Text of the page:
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Many of the theories that make up modern macroeconomic study are based on ideas put forth by John Maynard Keynes during the 1930s. Keynesian economics serves as the basis for many other economic theories, and is based on the idea that prices and wages automatically adjust based on market influences. During the late 20th century, however, modern economists published a series of criticisms aimed at classical Keynesian models. These critiques form a new school of economic theory known as new Keynesian economics. Under new Keynesian economics, prices and wages adjust much more slowly than they did under the classic Keynesian models, resulting in a certain unavoidable level of involuntary unemployment.
The classical Keynesian economic model assumes that prices and wages adjust instantly in the short run. For example, during an inflationary period when people are spending money freely, demand for products in all industries will be relatively high. High demand signals firms to hire more workers and increase production, resulting in higher wages. These higher wages, combined with high demand, will then lead the firm to charge more for its products by raising prices.
Based on Keynes' theories, as prices rise, demand will start to decrease, leading firms to layoff workers and cut wages. Changes in price and wages will then cause this cycle to repeat again. According to this model, the economy is self-adjusting in the short run, and government intervention is not needed.
Based on new Keynesian economics, prices and wages do not adjust automatically as they did under the classical model. Instead, new Keynesian economics assumes that prices and wages are sticky, and take time to adjust. This means that people will be unemployed for longer than they would be under classic Keynesian theories. One of the major concepts of new Keynesian economics is that a large percentage of unemployment is involuntary, and that many people who want to work are unable to find jobs.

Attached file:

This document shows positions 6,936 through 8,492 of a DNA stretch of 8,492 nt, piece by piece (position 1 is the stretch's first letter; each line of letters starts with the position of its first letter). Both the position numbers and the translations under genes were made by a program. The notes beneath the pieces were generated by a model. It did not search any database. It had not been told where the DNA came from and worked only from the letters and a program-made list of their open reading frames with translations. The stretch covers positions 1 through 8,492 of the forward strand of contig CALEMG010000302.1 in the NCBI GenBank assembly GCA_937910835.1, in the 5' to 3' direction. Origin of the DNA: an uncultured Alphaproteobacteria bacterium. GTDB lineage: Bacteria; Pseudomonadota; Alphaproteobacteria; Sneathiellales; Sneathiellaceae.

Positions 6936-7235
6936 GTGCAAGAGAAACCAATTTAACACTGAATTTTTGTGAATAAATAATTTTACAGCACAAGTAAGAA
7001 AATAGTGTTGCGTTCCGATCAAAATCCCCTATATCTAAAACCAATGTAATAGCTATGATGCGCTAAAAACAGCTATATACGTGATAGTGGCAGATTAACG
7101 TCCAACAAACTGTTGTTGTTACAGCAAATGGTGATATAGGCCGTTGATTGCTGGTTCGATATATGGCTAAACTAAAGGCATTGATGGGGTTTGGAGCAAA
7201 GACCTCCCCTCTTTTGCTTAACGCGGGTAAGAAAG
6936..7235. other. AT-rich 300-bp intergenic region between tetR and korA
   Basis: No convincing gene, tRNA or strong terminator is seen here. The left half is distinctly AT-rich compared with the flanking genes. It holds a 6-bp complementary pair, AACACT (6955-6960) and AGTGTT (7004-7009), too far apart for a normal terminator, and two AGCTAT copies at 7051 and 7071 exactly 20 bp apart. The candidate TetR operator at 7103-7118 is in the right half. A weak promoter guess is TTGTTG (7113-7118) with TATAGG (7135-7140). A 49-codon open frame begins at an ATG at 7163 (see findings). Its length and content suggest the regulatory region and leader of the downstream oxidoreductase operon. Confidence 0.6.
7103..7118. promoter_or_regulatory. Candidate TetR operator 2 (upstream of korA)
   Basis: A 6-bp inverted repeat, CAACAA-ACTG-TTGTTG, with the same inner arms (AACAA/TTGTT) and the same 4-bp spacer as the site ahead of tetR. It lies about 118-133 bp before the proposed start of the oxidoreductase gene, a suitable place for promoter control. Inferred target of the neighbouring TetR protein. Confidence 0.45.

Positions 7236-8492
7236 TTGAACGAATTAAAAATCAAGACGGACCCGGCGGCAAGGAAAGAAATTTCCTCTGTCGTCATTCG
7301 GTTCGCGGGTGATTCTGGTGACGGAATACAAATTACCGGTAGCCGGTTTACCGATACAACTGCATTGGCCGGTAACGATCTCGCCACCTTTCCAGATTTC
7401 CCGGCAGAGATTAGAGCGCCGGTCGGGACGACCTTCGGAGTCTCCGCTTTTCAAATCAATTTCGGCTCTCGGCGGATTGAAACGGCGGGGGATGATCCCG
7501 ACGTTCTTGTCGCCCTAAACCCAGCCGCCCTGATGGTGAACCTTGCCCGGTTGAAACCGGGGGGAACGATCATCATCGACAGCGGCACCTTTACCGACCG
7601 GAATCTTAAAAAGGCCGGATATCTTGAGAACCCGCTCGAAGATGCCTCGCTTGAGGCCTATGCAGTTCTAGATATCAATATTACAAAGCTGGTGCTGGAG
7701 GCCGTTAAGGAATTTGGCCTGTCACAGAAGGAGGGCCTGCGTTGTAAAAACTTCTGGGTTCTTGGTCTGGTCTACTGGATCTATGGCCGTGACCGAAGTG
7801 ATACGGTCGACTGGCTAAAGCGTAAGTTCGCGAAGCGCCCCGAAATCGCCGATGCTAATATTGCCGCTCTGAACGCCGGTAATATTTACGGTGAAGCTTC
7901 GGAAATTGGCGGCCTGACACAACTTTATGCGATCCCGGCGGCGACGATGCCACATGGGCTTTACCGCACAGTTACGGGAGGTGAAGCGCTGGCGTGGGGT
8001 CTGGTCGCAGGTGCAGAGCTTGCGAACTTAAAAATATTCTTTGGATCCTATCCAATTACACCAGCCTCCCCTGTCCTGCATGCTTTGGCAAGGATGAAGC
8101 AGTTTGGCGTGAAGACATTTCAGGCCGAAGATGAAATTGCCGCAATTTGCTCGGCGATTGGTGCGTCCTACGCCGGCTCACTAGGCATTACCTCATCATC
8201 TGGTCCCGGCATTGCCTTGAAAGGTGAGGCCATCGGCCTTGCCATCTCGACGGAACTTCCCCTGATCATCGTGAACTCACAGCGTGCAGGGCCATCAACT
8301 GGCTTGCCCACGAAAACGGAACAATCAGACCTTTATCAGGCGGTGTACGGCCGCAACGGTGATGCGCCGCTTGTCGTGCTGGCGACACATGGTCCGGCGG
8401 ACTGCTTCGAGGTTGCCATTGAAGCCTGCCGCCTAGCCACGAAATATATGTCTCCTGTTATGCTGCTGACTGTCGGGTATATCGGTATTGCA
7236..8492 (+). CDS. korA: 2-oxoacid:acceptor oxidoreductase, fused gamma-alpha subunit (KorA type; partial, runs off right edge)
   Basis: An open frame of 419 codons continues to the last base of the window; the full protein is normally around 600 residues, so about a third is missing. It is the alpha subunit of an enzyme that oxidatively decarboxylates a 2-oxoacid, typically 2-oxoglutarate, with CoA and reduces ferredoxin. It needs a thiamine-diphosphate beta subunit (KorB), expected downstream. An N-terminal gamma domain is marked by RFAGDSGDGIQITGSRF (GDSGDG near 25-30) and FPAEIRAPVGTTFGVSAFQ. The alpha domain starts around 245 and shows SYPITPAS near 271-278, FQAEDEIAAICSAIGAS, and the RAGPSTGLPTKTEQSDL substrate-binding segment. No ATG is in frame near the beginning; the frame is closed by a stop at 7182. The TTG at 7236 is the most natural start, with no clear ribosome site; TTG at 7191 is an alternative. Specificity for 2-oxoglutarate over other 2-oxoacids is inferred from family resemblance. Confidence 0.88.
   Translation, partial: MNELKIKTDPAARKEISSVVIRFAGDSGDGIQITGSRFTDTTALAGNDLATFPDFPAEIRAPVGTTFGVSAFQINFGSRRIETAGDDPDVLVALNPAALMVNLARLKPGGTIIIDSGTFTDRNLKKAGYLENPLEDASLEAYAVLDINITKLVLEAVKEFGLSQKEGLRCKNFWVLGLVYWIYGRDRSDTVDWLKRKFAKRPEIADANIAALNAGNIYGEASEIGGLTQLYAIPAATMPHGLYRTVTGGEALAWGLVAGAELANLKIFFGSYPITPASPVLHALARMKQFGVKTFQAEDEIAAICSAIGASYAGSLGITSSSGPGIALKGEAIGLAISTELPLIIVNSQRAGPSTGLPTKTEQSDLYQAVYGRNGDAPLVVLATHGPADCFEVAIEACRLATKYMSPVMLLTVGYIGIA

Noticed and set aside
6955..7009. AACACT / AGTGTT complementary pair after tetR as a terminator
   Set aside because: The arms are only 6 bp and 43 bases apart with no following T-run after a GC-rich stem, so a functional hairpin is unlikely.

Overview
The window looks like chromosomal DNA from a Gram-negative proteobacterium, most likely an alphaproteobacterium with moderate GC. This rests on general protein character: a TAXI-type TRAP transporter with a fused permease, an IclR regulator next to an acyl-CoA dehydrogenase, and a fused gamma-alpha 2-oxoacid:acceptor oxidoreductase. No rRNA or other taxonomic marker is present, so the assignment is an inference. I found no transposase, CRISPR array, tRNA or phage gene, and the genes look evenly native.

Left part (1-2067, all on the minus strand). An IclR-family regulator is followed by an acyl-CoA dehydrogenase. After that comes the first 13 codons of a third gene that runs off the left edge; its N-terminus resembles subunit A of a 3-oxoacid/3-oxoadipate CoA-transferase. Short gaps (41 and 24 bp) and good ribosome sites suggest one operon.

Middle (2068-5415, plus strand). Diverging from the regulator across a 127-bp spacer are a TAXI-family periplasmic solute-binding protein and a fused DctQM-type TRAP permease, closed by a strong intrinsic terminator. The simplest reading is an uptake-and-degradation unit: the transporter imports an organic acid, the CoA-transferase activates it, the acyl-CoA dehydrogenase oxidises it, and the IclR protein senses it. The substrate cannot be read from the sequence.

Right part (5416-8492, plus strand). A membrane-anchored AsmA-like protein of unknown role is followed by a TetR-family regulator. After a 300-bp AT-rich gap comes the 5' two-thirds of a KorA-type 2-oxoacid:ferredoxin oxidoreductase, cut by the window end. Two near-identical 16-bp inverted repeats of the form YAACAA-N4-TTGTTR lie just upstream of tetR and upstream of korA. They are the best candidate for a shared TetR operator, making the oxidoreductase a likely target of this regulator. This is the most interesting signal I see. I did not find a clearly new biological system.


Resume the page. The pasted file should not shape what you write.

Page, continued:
These neoKenesian models attempt to define exactly why prices and wages are so slow to react to changes in the market. One idea is that price changes take time due to menu costs, or the expenses a business faces as it reprints in brochures, menus or other cost data sheets. Another suggestion is that businesses are slow to drop prices when demand decreases because they can't be sure how it will impact their bottom line. Theoretically, consumers will buy more as a whole when prices drop, but models do not indicate exactly how this will impact individual suppliers or businesses.
New Keynesian economics highlights the need for greater government intervention in the short run. This includes changing interest rates to increase or decrease the money supply and spur job creation. Under classic Keynesian models, this type of intervention is only needed to spur long term changes, not short term ones.
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